Gross: So, when you’re going out and deciding that you want to try home roasting, how did you get a sense of the flavors that you did like and the methods you like? How do you figure out how to home roast?

Finkelstein: There’s a lot of burning of coffee in the process. Usually what I recommend to people who are starting out is to burn it. Like, because without seeing the whole process through, it’s really had to say where you want to stop the roasting process. A lot of it is actually burning coffee to begin with, just so you can see the whole process through, and then decide where in that process you want to stop roasting.

Gross: So, a lot of trial and error.

Finkelstein: Yeah. A lot of trial and error. With an air roaster, you’re probably roasting like maybe half a cup’s worth of coffee. Not a lot of coffee. So, even if you wanted to roast a week’s worth of coffee, you’d probably be doing half a dozen roasts. So, that’s what we do here too, honestly. The benefit of doing small batches is you get a lot of iteration. You get a lot of experience roasting, because you’re roasting everything in small batches. If I was roasting four times as much coffee, we could have far less experience with the roasting process.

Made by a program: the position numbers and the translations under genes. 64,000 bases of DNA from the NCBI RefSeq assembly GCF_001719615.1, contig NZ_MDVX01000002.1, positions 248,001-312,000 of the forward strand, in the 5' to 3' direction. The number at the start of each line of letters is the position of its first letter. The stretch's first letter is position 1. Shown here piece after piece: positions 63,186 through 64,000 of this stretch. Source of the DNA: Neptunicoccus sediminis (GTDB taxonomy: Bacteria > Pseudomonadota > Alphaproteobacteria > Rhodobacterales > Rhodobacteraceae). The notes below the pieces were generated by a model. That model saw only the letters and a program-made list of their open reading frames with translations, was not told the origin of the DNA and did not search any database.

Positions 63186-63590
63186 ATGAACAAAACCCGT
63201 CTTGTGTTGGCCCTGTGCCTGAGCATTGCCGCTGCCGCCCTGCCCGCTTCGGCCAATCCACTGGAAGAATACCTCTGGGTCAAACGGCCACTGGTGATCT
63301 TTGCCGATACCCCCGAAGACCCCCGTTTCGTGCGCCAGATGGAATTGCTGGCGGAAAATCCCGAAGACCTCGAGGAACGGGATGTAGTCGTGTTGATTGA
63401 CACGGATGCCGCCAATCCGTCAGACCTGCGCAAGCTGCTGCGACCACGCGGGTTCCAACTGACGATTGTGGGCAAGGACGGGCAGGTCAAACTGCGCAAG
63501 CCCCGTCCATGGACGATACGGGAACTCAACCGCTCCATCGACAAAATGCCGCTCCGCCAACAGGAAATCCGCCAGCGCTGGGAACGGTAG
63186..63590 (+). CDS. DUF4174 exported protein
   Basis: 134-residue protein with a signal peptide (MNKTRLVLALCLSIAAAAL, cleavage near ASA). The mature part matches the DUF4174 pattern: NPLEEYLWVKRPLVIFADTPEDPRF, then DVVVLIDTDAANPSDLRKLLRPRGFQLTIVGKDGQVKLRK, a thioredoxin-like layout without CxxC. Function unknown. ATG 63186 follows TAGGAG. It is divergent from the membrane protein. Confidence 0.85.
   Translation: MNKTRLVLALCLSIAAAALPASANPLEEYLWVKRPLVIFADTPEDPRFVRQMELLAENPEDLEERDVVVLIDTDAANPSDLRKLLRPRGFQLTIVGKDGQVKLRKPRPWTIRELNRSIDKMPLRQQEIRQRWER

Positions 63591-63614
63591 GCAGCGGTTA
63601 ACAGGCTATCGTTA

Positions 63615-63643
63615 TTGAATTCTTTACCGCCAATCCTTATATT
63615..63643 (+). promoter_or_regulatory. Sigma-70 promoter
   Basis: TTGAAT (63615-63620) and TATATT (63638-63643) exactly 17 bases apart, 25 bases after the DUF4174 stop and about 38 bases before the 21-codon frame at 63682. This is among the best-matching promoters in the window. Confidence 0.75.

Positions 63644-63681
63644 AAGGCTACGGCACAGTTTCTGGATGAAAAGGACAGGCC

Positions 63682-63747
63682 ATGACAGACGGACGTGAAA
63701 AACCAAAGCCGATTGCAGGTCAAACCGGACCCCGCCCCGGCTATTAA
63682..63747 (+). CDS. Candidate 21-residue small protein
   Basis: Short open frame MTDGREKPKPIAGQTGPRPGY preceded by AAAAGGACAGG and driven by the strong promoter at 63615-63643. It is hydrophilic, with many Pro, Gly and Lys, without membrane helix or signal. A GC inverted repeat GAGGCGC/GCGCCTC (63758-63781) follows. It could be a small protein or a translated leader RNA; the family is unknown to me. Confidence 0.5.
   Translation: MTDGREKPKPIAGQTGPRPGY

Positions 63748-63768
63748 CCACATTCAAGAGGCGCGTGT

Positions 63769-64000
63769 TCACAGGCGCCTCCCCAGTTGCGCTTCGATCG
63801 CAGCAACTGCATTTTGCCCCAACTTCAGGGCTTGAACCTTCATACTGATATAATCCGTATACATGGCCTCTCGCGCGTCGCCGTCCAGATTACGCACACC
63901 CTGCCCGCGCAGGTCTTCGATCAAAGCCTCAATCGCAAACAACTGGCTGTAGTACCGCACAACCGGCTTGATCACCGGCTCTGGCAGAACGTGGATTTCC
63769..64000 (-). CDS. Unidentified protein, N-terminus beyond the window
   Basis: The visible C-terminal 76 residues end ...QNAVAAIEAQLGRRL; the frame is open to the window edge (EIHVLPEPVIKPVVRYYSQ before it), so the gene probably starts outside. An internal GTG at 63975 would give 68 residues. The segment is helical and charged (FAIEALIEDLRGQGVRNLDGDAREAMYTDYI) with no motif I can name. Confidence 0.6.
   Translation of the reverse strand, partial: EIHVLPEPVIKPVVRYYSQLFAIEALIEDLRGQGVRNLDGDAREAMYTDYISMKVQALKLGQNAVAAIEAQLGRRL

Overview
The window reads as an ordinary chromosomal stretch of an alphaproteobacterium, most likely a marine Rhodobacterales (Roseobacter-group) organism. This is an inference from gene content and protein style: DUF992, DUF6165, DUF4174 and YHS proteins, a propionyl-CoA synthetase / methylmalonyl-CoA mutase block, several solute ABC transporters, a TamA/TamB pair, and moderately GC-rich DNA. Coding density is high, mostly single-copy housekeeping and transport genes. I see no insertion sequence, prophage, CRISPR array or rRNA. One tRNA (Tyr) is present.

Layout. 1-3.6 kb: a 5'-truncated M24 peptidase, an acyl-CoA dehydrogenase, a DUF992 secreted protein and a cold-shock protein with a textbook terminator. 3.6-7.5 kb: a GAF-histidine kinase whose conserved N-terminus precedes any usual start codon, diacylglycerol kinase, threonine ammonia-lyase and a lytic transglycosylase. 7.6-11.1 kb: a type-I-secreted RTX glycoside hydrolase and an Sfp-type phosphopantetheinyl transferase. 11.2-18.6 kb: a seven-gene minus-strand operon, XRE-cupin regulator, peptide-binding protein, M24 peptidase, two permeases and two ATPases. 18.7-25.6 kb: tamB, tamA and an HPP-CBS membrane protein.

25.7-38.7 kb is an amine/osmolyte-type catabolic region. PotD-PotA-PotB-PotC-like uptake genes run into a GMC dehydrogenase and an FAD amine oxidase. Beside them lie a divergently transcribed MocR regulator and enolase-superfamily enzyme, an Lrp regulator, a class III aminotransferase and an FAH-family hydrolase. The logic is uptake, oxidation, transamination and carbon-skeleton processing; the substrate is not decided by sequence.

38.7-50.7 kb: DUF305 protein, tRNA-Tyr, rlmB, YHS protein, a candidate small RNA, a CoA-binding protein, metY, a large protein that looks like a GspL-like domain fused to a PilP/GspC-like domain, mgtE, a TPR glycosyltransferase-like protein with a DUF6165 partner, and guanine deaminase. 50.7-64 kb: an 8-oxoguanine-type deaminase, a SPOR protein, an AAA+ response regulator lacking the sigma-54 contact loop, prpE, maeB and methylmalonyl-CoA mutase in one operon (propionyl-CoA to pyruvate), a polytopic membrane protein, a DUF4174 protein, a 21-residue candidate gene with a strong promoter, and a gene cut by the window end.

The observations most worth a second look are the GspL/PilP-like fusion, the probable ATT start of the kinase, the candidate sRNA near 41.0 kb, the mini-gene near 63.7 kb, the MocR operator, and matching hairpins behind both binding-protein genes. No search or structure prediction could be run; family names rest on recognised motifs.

Gross: Right. And I love the analogies you use for people who don’t understand or know about the roasting process. The idea that it can be made kind of like popcorn, and there’s this first crack when the bean opens up. And if you’re doing a dark roast, you’re kind of searing it like a steak and kind of flattening the flavors. Would that be correct?

Finkelstein: Yeah. So, those oils are moving out of the surface, and at some point you’re actually carbonizing the sugars. What you’re getting is carbon. You’re getting a carbon note from the roasting process, which is pretty distinctive and pretty bold.